by Thom Yee
It may not be the best example of our own humanity when we react positively to death on a show we watch week after week, but when we cheer for the deaths of certain characters, some entirely innocent, does that actually make us bad people?
In this week’s episode of Fear the Walking Dead, entitled “Cobalt”, we finally learn the meaning of that mysterious term, the military’s plan for self-extraction and abandonment (and possibly extermination) of its civilian charges. And it’s happening soon. Except delete the word ‘finally’, because there have been no seeds for cobalt planted thus far, and that’s the type of lack of forethought that’s really hurt the show in these late stages. By now we’ve all become relatively well adjusted with our primary characters, and even though some of the time we’ve spent with them has bordered on navel-gazing, it’s at least added to a type of show that’s more concerned with the realities of a zombie outbreak than the adrenaline and gore of a zombie takeover.
Corporal Adams probably gets the worst of things this week as we, once again, witness the terrible cost of getting some in a horror story when he’s tortured for information by Daniel Salazar. Even though I don’t quite feel like torture has become a hoary old trope in these types of shows yet, it was a scene in which I couldn’t help but reminisce on something similar from a much better show (no matter how we felt about that other show’s ending):
After Adams’ live flaying and Ofelia’s horrific realizations of the depths of her own father’s capacity for survival, we follow Daniel to the local sports arena where he finds a hoard of more than 2000 reanimated dead inside, pounding at the locked gates and answering our question, “Where have all the zombies gone?” It’s a moment almost boiling over with obvious peril and the total destruction of mankind, but I’m really hoping it’s not the opening of those gates and the military’s overestimation of its control of the situation that we end the season with, because that feels like an easy way out that’s a little too inconsistent with the story being told so far.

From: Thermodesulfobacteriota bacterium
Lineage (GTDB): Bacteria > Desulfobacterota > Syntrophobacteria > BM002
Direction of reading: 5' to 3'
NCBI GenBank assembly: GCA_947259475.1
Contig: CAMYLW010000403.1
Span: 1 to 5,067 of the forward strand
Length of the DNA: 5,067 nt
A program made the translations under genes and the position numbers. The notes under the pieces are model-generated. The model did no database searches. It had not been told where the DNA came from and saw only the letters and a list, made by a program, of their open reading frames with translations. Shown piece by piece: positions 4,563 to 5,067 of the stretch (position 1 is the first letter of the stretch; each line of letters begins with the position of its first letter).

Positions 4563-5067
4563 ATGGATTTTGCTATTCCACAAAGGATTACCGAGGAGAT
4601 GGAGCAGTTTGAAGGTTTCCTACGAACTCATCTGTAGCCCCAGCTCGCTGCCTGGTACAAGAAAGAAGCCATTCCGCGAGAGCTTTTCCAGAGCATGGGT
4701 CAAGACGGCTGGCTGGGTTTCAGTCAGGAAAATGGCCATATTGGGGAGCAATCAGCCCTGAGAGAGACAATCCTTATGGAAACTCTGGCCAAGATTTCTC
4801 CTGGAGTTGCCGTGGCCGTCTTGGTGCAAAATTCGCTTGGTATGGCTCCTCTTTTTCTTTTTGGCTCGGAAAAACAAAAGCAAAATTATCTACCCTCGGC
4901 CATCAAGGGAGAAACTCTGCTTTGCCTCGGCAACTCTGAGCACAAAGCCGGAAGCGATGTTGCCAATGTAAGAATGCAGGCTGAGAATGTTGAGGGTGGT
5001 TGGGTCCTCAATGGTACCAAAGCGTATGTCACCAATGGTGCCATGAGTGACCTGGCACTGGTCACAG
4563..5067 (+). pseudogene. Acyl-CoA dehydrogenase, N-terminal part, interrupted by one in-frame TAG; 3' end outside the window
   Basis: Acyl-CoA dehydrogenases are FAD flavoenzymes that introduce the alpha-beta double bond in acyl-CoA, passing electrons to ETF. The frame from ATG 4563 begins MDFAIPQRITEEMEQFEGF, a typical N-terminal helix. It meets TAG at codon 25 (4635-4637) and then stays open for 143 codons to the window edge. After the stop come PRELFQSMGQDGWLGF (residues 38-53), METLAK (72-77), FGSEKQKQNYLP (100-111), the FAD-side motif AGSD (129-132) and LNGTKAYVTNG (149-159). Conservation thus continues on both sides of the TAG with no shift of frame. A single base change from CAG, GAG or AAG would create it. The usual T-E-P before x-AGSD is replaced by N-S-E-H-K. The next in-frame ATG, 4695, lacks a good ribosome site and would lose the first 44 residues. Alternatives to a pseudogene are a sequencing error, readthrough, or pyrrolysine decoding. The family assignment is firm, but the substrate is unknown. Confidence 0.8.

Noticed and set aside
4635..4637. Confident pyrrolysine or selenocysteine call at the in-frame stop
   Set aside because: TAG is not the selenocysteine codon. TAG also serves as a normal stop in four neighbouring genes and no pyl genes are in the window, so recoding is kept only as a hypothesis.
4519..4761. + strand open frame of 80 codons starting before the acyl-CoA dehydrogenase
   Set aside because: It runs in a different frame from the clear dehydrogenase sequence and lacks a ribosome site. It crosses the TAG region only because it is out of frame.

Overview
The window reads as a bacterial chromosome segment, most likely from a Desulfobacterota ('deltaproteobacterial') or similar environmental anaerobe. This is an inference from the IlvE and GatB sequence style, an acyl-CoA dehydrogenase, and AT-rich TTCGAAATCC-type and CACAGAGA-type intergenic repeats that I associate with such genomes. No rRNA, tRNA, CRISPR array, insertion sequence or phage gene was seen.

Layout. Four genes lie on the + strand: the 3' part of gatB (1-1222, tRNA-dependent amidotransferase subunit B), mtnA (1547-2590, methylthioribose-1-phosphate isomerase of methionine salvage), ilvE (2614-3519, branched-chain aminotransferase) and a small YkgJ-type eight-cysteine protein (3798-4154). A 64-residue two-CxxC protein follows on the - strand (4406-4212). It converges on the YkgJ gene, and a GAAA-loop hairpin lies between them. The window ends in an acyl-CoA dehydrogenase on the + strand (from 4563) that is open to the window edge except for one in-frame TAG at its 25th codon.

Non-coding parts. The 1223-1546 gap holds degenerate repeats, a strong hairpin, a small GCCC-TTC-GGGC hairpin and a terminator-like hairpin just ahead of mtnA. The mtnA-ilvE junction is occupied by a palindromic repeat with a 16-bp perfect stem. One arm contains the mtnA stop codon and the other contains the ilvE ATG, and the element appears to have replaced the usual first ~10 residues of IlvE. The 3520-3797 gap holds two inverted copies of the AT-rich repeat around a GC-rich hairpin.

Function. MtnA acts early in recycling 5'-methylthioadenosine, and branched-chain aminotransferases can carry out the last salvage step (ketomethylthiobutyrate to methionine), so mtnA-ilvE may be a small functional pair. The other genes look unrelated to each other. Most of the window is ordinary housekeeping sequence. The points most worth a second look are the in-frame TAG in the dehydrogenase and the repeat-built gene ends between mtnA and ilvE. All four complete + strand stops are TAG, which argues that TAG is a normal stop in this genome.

Meanwhile, the military finally capitulates to one of Travis’ demands to be taken to military command, only for a zombie altercation to keep him from getting there and, seemingly, the death of Lieutenant Moyers (Yay 1!), while at the command’s medical ward, we catch up with Liza and Dr. Exner and don’t learn anything we didn’t already know from watching the parent show, although we do get to see the
walking limping plot device known as Griselda finally put out of her misery (Yay 2!). These scenes contain their own individual character moments, chiefly that Travis still kind of sucks even after what he learned last episode and Liza cares more about her son Chris and former husband Travis than Madison and her family (shock!), but the most important thing we get from this time at military HQ is the introduction of Victor Strand, a self-involved manipulator who has plans for Nick in their eventual attempted escape. Strand could be an important newcomer to the show, as could Dr. Exner if she survives, but the introduction of potentially important characters this late leaves us with even more to clean up next episode, the last of the season.
I’ve enjoyed Fear the Walking Dead, especially earlier on, as it fit my idea of a reasonably realistic escalation of events during a zombie outbreak, but seeing where we are and where we seem to be trying to get here at this late in the game, it makes the progression of this season is all feel way off. The build up to “Cobalt”’s key moments are all wrong given the pace and style of the preceding episodes, with several woefully underdeveloped characters, some characters forced to look dumb because that’s where the plot suddenly needs them to be, and a show that seems too ready to jump head long into the apocalypse. There have been criticisms far and wide over how slow Fear the Walking Dead has been, something that I’ve been okay with as long as the show was taking a realistic approach before the inevitable, but “Cobalt” has shown us the peril of pushing a show forward with a sudden jolt when its story and characters aren’t caught up.
Or maybe I’m just in a bad mood because of all the shaky cam in this episode. F*ck shaky cam!
Fear the Walking Dead — “Cobalt” final score:
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